A calamitous storm has killed at least 11 people in Spain and left five others missing, as well as causing rivers to overflow their banks and contaminating vast agricultural areas in eastern Spain with salty seawater.
New reports of disappearances in northeastern Catalonia and the Mediterranean nation's Balearic Islands increased fears that the death toll from Storm Gloria could still increase.
The storm has dragged people to their deaths with surging sea waves, trapped others in vehicles amid flooding and hit them with loosened building debris. At least two homeless people died of hypothermia earlier in the week, when temperatures plummeted across the country.
Spanish Prime Minister Pedro Sanchez visited some of the hardest-hit areas on Thursday, flying over in a helicopter and meeting with rescue and emergency teams on the ground. He said he would approve state funds for the five regions most affected by the storm.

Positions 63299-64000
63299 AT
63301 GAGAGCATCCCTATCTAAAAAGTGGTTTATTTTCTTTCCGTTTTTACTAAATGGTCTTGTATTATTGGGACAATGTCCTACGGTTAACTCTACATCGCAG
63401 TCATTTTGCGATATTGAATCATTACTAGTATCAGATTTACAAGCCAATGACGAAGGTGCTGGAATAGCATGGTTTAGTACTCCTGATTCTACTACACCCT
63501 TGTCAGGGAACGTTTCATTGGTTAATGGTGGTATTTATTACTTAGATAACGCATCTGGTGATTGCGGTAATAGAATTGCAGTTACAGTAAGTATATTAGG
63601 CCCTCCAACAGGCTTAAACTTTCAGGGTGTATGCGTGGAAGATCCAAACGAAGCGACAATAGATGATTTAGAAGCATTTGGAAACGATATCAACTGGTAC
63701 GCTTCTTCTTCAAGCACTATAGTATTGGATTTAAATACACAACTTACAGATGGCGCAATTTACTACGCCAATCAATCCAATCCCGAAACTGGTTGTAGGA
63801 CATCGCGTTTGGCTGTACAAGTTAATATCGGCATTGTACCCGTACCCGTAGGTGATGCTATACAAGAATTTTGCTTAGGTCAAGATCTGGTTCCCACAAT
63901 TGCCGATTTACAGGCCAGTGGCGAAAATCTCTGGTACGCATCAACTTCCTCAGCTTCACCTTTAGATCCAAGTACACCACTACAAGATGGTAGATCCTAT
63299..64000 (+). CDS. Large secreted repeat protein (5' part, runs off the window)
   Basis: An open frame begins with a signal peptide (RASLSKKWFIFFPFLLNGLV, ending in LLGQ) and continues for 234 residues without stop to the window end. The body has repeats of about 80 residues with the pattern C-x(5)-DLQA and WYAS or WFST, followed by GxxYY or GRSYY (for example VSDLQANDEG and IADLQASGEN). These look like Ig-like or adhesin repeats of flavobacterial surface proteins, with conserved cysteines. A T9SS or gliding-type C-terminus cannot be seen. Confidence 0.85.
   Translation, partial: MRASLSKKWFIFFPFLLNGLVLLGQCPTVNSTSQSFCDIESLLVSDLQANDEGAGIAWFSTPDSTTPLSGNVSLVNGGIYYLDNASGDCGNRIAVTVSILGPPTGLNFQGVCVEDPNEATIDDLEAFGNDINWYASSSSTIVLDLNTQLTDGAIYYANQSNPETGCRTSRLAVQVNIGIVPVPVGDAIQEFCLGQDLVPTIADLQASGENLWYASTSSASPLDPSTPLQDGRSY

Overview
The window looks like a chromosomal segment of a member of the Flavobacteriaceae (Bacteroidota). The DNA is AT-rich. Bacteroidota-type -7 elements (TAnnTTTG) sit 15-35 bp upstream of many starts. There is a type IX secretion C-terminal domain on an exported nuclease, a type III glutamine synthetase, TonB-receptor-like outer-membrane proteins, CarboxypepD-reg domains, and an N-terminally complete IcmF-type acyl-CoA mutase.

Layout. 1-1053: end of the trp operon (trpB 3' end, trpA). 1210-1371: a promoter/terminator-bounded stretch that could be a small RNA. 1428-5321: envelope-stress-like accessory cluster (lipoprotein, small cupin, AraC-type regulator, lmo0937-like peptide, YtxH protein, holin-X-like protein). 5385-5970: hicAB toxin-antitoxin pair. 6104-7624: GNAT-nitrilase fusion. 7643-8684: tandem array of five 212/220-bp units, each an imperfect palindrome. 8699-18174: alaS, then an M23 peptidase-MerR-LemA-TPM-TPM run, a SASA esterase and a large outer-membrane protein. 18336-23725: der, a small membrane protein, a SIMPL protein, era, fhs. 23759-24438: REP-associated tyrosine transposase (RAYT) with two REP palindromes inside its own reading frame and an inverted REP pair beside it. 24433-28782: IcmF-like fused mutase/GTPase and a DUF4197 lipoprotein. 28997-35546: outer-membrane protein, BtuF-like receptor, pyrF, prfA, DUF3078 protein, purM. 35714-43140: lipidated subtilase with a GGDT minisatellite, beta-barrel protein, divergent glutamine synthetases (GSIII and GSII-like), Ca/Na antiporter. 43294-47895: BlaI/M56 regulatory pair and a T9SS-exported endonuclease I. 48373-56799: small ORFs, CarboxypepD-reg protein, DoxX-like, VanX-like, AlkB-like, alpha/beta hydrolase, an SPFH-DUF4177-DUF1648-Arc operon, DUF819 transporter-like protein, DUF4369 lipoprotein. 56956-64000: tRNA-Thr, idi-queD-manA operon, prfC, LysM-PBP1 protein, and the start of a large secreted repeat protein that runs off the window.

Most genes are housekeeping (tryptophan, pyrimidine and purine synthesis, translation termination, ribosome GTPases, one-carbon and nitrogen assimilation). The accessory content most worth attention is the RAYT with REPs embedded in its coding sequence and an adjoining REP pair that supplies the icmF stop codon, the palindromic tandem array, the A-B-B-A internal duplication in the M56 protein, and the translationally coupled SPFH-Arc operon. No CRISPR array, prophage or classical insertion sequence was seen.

The storm has lasted for five days, accompanied by heavy winds, snow and hail, although weather authorities said the worst of it had passed on Wednesday.
Satellite imagery from the European Union's Emergency Management Service showed how salt water had surged into the delta of the Ebro River, a major artery in eastern Spain, flooding rice paddies and protected wetland areas. The sea water extended 3 kilometers (1.8 miles) inland.
Lluis Soler, mayor of the delta region's town of Deltebre, called for the area to be granted catastrophic status, which frees up compensation for those affected by the storm.
The hard-hit regions include northeastern Catalonia, where authorities on Thursday were still monitoring several rivers for fear they could overflow, and southern Andalucia, parts of which were hit by a sudden hail storm early Thursday.
In Mallorca, one of the Mediterranean islands off Spain's eastern coast, rescuers and firefighters have been looking since Monday for a man who disappeared when he was mountain climbing.
Two more people, a Spaniard and a British citizen, were still missing on the nearby island of Ibiza, with authorities saying they were most likely dragged into the sea by unusually high waves.
Authorities in Catalonia said they were working to return power to more than 10,000 people and school closures from the storm were affecting some 130,000 students.